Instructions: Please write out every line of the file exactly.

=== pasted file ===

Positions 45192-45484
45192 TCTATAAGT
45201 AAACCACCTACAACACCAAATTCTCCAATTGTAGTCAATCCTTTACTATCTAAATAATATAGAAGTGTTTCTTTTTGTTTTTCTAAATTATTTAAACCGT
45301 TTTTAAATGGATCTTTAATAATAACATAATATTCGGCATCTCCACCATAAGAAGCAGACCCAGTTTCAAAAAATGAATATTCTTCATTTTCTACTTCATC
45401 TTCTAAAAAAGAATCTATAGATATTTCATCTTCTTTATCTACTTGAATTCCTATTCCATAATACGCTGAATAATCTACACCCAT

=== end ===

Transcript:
Positions 45192-45484
45192 TCTATAAGT
45201 AAACCACCTACAACACCAAATTCTCCAATTGTAGTCAATCCTTTACTATCTAAATAATATAGAAGTGTTTCTTTTTGTTTTTCTAAATTATTTAAACCGT
45301 TTTTAAATGGATCTTTAATAATAACATAATATTCGGCATCTCCACCATAAGAAGCAGACCCAGTTTCAAAAAATGAATATTCTTCATTTTCTACTTCATC
45401 TTCTAAAAAAGAATCTATAGATATTTCATCTTCTTTATCTACTTGAATTCCTATTCCATAATACGCTGAATAATCTACACCCAT